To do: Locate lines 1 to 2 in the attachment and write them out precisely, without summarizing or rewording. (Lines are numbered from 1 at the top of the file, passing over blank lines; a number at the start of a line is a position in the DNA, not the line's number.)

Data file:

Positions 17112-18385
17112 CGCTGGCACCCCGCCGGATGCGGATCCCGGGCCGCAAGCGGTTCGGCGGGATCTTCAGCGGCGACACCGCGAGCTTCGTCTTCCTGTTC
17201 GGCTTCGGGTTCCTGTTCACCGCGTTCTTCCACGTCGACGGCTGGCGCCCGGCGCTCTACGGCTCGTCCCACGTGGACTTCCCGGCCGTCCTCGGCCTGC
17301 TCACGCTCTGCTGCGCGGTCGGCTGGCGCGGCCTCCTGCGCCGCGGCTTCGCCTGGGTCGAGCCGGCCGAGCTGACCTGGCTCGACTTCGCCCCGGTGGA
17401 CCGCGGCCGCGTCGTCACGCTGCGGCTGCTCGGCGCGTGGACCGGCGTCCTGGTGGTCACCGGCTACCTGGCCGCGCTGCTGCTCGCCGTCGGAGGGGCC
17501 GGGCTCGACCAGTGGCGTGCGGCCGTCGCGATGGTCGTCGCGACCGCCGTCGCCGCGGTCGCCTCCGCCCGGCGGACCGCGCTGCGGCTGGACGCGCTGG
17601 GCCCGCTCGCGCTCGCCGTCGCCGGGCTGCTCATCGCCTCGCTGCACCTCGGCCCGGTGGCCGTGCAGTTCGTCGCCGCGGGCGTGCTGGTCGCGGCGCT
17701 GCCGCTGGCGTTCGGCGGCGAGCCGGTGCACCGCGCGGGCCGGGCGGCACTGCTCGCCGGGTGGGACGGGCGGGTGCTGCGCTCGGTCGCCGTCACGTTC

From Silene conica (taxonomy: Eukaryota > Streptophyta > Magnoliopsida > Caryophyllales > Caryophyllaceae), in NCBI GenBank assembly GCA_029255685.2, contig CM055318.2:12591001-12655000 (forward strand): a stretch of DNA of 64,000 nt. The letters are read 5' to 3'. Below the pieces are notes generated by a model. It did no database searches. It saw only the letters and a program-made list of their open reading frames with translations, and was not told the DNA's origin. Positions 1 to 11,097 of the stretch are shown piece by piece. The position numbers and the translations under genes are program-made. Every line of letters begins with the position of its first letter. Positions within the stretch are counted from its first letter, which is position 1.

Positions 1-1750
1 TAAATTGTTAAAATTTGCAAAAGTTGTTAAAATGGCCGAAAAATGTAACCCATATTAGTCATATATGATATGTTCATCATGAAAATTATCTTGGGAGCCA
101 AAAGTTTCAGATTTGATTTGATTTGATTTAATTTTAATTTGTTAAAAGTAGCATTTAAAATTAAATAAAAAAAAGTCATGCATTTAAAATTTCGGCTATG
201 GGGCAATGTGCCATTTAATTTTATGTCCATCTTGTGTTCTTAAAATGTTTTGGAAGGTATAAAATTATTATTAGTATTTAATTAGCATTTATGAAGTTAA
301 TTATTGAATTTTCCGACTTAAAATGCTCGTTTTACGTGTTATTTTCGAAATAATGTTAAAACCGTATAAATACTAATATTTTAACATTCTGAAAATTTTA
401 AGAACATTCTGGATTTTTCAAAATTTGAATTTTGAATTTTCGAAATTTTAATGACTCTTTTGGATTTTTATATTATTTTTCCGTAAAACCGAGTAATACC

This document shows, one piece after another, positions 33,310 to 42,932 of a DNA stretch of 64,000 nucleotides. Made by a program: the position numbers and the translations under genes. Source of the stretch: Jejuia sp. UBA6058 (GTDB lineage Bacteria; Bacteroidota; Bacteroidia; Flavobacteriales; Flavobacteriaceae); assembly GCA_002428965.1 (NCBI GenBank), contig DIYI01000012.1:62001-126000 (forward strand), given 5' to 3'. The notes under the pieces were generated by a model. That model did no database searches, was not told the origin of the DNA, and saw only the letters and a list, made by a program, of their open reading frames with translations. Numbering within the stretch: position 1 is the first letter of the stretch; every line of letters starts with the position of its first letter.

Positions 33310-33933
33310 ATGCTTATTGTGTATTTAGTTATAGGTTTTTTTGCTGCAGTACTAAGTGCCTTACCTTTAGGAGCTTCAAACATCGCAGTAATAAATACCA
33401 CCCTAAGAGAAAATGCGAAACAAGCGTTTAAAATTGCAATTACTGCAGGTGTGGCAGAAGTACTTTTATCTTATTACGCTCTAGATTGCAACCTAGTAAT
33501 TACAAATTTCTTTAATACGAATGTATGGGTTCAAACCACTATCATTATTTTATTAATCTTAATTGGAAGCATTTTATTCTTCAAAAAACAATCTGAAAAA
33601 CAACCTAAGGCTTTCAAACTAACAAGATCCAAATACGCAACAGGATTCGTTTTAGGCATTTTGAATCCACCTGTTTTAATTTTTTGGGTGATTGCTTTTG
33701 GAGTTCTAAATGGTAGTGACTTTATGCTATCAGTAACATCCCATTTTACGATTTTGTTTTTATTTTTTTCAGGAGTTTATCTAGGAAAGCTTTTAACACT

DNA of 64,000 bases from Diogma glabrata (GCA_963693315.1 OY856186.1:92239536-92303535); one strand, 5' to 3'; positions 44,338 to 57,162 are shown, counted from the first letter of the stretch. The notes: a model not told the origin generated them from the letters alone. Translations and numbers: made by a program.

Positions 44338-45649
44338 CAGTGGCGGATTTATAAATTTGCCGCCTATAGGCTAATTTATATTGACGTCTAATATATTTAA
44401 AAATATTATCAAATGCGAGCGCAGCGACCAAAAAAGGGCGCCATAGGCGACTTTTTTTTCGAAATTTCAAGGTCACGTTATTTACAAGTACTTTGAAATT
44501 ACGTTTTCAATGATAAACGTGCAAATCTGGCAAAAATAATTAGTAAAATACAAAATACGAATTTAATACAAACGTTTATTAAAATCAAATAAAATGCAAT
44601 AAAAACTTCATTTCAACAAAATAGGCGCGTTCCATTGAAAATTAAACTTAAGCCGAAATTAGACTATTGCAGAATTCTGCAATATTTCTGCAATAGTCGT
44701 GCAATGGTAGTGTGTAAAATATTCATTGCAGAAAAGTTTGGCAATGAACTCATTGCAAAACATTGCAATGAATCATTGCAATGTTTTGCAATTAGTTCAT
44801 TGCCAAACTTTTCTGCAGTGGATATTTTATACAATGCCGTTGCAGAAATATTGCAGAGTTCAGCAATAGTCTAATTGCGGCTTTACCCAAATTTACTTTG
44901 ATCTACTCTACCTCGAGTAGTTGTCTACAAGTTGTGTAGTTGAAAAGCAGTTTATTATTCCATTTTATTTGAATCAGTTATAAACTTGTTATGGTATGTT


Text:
Positions 17112-18385
17112 CGCTGGCACCCCGCCGGATGCGGATCCCGGGCCGCAAGCGGTTCGGCGGGATCTTCAGCGGCGACACCGCGAGCTTCGTCTTCCTGTTC